Image of lit up laptop in a dark room
Image of lit up laptop in a dark room

Free Yoga, HIIT, and Meditation.

Cat stretching
Cat stretching

Being physically active is one of the NHS’s 5 steps to wellbeing, but going for a run or attending an online dance class can seem like a lot of effort despite the obvious benefits. Fitness apps such as Downdog offer guided Yoga, HIIT, Meditation and even Ballet Barre sessions at your convenience. You can set the time, level and intensity of the session which gives you control to fit it around your schedule. Even a 5-minute session of chair yoga is better than nothing right? Since the pandemic, Downdog has been and is currently still available free for students. Of course, there are other similar apps available, so if this isn’t for you, explore different apps or digital tools until you find one that works for you.  

Looking after the mental health of university students and staff is not a conversation just for University Mental health day. We hope these tips will help you create ongoing positive change to the future of your mental health.  

If you have any comments or further tips to share. Post them in the comments below! We would love to hear from you.  

Further support and resources
Whether you are a staff member or student, if you feel like you are struggling, it is always good to tell someone about how you are feeling. If you don’t feel able to do this, the University has wellbeing support for staff and students. We’ve also listed some further resources below.

Student minds mental health day poster

Access to Re/Play recordings – Update

This post is a further update to the issue first identified on 07 February, where students were seeing an error message when trying to use the Re/Play link in the Blackboard left-hand menu.

As reported yesterday, all students should now be able to access Re/Play materials shared via left-hand menu links in Blackboard. Automated recordings have not been affected, and no recordings have been lost. Recordings will be available after 48 hours or when published by the academic staff member, as usual.

However, we are still applying fixes to some pre-existing problems with Re/Play which might affect whether you can view some videos in Blackboard. Yesterday, there were some sporadic reports of videos being unavailable if added into Blackboard so that they appear as a thumbnail image and a link within a course page.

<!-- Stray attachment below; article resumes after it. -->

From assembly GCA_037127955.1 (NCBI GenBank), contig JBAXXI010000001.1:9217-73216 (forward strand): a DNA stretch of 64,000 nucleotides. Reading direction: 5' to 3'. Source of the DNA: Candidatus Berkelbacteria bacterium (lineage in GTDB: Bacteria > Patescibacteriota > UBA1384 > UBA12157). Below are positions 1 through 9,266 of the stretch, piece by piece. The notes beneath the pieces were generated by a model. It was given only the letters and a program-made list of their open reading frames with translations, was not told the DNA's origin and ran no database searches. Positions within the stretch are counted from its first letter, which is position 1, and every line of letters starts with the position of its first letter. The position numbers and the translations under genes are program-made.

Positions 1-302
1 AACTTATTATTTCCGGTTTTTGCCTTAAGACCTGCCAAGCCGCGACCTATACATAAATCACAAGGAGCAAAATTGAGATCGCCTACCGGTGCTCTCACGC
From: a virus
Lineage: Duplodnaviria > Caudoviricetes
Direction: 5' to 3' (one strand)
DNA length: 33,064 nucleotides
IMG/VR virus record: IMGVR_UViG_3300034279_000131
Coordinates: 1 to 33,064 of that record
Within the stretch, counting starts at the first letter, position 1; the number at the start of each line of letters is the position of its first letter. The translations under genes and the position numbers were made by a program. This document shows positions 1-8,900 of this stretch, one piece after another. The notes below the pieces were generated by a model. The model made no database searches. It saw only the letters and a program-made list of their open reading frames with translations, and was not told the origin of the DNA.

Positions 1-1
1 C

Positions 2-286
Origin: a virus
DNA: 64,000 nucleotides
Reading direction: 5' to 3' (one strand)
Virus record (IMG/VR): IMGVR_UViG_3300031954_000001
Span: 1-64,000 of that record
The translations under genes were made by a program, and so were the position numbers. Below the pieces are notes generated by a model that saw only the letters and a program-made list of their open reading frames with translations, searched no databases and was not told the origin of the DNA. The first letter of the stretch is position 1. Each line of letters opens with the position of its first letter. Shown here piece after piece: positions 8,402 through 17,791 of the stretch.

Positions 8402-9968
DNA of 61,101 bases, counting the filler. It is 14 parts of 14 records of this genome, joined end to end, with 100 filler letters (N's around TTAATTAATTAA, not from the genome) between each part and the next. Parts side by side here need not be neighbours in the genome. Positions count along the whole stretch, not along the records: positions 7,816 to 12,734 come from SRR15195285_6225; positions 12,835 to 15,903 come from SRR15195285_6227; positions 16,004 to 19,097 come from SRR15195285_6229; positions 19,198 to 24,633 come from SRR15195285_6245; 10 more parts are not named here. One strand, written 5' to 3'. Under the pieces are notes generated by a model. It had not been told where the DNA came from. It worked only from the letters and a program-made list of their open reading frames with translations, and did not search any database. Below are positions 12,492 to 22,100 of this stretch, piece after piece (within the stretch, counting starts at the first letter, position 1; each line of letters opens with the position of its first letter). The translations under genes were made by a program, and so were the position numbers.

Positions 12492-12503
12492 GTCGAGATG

If this is affecting you, first try to access any unavailable videos via the Re/Play link in the left-hand menu of your course, if that is available to you. If the problem persists and you need urgent access, please contact your school, or the IT Self Service site Home / IT Services Self Service (ivanticloud.com).

We hope to have this issue resolved as soon as possible and are still actively working on solutions.

Access to Re/Play recordings now restored in Blackboard

From the afternoon of the 7th February 2022 to 11.30 am today, the 8th February 2022, there was an error in the connection between Re/Play and Blackboard, meaning that you may have been unable to access your videos from the Re/Play link in Blackboard courses.

We believe this issue has been resolved, and you should now be able to view your videos as normal. We are now in the process of thoroughly testing this fix, so there is a possibility some access is yet to be restored in all instances.

We sincerely apologise for any disruption this issue has caused you. Please be assured we have been doing all we can to resolve it as soon as possible.

Captions on your Re/Play videos will now be automatically added

Suzanne Collins: Digital Education Office

From the 31st of January, we’re making a change to the way captions get added to video content in Re/Play. Instead of lecturers having to add captions manually, Re/Play will now add them automatically. This is good news for all of you who have said that having captions on video helps you to learn, and it also means that we will be working towards making your learning material as accessible as it can be.


“I use captions whenever I am watching a video. I find it really helps me to process what someone is saying. The Powerpoint slides help me to clarify any inaccurate captions.” UoB Student, Autumn 2021


The software that will add the captions does so using a computer, not a human, so there will inevitably be mistakes in the captions. Therefore, it’s really important to see captions as a way to support your learning, not as a replacement for the video content. They will not be accurate enough if you rely on captions to learn for accessibility reasons. If this is your situation, there is a separate support route in place where human written captions can be provided for you – get in touch with Disability Services who will be able to help further. For recordings of in-person lectures (lecture capture), captions will be added once the recording is published. If you don’t immediately see captions available, check back in an hour or so.